Lessons from around the world: What the UK can learn from other countries’ use of modular

Not much has changed for housebuilding around the world with many countries still building homes the same way today as they were 100 years ago. But do not be mistaken, change is on the horizon.

Modern methods of construction (MMC), such as offsite manufacturing, have a pivotal role to play in solving the UK’s housing crisis.

Britain’s housebuilders and policymakers need to only look to the likes of Japan and Sweden, where offsite manufacturing has been wholly embraced as a way to diversify the supply of new housing, to understand how beneficial modern methods can be for a country in delivering the housing it needs.

Lessons from Sweden

The use of modern methods, such as offsite manufacturing, varies significantly from country to country, but the global leaders historically have been Sweden and Japan – two of the world’s most forward-thinking countries when it comes to housing delivery.

According to Savills, an estate agency, Sweden has the highest uptake of MMC, with around 45 percent of all new homes utilising modern methods. For single-family homes, the tally is closer to 80 percent!

Savills’ data chimes with a study from the University of California which predicts that Sweden is delivering nearly half of its new housing using some form of MMC.

To put these findings into context, the UK currently delivers just 10 percent of new homes using modern methods.

One reason for the huge uptake in Sweden is due to the country’s climate, which veers between hot in the summer months to freezing in the winter. Because of this climate, there is only a short window of time when the ground is soft enough to build upon in Sweden.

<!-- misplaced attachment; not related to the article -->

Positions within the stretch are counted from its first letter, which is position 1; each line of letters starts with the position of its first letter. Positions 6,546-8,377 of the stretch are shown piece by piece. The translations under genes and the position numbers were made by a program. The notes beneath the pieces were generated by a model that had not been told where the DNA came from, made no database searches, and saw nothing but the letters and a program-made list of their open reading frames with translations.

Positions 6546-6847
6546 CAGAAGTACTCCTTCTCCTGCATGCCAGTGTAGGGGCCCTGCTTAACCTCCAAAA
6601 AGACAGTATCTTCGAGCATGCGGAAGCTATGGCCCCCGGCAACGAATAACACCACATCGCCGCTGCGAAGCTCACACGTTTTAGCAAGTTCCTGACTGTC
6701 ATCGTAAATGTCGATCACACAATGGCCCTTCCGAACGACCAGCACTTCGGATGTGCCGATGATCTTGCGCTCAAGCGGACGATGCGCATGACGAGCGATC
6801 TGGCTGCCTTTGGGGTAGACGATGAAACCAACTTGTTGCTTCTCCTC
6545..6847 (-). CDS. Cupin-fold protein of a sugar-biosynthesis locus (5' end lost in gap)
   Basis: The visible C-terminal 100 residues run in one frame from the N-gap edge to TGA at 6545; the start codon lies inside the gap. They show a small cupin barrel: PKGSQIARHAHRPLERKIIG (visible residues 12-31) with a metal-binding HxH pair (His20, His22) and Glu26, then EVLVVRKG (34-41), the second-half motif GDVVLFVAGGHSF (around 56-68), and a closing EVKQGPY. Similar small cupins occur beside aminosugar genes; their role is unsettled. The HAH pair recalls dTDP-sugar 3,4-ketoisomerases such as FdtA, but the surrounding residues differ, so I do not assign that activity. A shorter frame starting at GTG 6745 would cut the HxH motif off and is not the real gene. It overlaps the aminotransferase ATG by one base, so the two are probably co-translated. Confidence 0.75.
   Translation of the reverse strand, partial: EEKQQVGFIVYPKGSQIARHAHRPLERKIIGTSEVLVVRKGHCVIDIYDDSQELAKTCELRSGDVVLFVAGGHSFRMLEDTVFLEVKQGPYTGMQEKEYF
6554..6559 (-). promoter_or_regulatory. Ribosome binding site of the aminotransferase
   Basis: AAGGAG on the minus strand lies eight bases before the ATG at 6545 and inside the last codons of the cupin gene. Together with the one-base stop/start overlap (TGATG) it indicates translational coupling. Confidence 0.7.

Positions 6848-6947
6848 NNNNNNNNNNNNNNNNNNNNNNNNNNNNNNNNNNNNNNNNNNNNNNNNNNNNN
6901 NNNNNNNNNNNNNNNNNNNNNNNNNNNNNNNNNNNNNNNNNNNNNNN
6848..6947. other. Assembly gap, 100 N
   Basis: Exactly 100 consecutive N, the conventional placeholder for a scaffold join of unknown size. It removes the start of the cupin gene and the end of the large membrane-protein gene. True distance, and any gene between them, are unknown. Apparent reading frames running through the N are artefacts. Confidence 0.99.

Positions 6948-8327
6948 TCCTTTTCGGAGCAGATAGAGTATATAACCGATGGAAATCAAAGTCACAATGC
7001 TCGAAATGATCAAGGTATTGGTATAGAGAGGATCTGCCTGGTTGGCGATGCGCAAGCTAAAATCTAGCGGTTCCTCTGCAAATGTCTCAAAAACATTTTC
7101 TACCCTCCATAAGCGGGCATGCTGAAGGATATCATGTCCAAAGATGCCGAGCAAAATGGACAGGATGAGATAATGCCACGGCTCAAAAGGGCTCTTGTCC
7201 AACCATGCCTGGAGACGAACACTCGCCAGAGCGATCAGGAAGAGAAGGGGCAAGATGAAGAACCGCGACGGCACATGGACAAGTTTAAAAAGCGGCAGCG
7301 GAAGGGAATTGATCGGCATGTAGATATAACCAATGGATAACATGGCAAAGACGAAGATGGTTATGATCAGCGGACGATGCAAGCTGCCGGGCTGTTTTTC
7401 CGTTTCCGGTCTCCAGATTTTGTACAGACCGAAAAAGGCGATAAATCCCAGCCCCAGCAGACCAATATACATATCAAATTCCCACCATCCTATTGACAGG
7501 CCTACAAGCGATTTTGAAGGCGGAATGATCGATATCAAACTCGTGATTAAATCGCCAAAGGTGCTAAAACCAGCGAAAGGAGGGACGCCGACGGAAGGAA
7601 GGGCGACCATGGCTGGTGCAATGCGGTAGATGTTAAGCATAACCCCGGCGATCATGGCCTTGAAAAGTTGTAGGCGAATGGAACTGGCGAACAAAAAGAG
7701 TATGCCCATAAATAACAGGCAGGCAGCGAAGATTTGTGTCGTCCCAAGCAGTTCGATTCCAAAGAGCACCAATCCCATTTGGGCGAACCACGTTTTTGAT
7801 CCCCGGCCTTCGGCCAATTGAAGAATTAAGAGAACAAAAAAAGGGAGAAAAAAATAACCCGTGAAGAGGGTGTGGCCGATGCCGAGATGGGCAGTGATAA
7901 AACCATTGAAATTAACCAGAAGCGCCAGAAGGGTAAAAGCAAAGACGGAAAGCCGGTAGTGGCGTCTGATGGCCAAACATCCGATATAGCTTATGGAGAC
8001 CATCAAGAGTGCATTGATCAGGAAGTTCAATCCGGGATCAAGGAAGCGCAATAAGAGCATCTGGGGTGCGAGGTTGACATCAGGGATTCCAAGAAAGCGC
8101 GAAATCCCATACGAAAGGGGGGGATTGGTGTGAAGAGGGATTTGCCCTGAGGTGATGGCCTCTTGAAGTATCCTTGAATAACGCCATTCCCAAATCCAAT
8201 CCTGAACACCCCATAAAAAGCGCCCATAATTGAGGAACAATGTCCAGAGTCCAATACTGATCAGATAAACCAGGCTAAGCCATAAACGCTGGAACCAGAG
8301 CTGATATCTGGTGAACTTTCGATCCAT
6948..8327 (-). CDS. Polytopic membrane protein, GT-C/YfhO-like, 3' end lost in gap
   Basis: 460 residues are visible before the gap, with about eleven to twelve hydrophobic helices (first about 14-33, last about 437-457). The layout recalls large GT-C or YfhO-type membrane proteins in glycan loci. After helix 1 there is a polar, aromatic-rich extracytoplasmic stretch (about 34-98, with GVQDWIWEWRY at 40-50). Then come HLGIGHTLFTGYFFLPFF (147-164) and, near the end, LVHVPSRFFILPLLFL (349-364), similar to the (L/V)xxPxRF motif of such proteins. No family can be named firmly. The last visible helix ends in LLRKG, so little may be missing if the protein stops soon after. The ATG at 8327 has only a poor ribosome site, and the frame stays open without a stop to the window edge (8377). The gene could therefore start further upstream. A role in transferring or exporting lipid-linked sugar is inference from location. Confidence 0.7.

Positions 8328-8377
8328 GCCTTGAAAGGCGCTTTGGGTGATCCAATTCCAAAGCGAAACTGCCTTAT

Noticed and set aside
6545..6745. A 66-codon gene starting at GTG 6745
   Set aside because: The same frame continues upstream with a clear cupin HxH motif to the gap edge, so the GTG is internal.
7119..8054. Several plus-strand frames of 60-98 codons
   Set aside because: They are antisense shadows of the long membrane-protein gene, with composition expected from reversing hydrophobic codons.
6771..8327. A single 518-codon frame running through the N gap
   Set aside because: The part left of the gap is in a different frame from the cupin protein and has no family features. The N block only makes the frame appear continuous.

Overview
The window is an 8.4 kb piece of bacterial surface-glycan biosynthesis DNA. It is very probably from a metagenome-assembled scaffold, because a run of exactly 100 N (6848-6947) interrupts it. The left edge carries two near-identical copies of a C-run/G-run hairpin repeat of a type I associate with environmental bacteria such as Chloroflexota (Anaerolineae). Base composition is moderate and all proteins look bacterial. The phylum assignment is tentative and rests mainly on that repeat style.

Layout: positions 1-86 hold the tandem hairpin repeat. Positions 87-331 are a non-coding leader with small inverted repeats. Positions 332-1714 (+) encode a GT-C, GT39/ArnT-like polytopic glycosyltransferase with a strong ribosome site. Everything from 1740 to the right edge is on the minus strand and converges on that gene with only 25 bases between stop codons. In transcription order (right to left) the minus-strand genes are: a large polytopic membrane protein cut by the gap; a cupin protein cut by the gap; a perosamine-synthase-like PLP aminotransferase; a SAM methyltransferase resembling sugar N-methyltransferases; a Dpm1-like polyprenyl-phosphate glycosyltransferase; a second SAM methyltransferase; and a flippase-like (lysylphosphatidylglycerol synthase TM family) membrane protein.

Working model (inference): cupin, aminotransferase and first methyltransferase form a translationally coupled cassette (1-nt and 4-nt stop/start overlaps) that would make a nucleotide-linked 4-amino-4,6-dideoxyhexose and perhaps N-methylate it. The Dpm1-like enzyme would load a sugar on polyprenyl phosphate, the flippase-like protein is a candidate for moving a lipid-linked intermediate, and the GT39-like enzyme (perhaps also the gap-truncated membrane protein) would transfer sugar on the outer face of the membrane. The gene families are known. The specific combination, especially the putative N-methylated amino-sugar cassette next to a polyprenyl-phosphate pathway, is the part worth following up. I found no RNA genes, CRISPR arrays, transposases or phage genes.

Offsite manufacturing – which cuts construction programmes in half when compared to traditional methods – is, therefore, an ideal solution.

The use of offsite manufacturing in Sweden has also been encouraged by the government’s pledge to improve sustainability within the construction industry. Typically, by manufacturing offsite, carbon emissions can be reduced by up to 50 percent.

This is because offsite manufacturers, such as ourselves, are able to significantly reduce the amount of waste produced as digital tools allow us to generate precise estimates of materials needed for each build, achieve high levels of recycling and build homes that outperform the energy performance of a bricks and mortar home.

Lessons from Japan

While Sweden delivers the highest proportion of homes being delivered using modern methods (around 45 percent), Japan produces the highest number of new modular homes.

Each year, up to 180,000 new modular homes are manufactured in Japan, equivalent to 15-20 percent of all new housing – that’s about 10,000 more than the total of all new homes delivered by developers in the UK in 2019!

Japan’s largest housebuilder, Sekisui House is a champion of MMC and last year entered the UK market through a partnership with Urban Splash and the government’s housing agency, Homes England that will see them deliver thousands of homes across the UK through the use of offsite manufacturing techniques.

The techniques used in Japan have been described as half a century ahead of the UK’s offsite manufacturing sector. The Sekisui House factory in Shizuoka can build 4,000 homes a year.

The factory has around 150 robots, each equipped with an arm that is able to manoeuvre on five different axis, in addition to being capable of spinning around on themselves.

High hopes for Britain’s offsite manufacturing industry

While Britain has some way yet to go in reaching the levels achieved in Sweden and Japan, the UK’s MMC industry is certainly well on its way to reaching new heights.

Ministers have set the UK construction industry the ambitious target of becoming the world leader in modular housing within the next 10 years. 

While in the company’s most recent Impact Report, Savills predicts that the UK is set to see the strongest growth in MMC in Europe, estimating that the number of homes delivered using MMC will double to 20 percent by 2030.

Increasing the uptake of MMC is going to be vital, especially if the UK is to tackle some of its biggest issues, such as: an ageing workforce, a mismatch between the supply and demand of new housing and the urgent need to gear up the economy to meet net zero targets by 2050.

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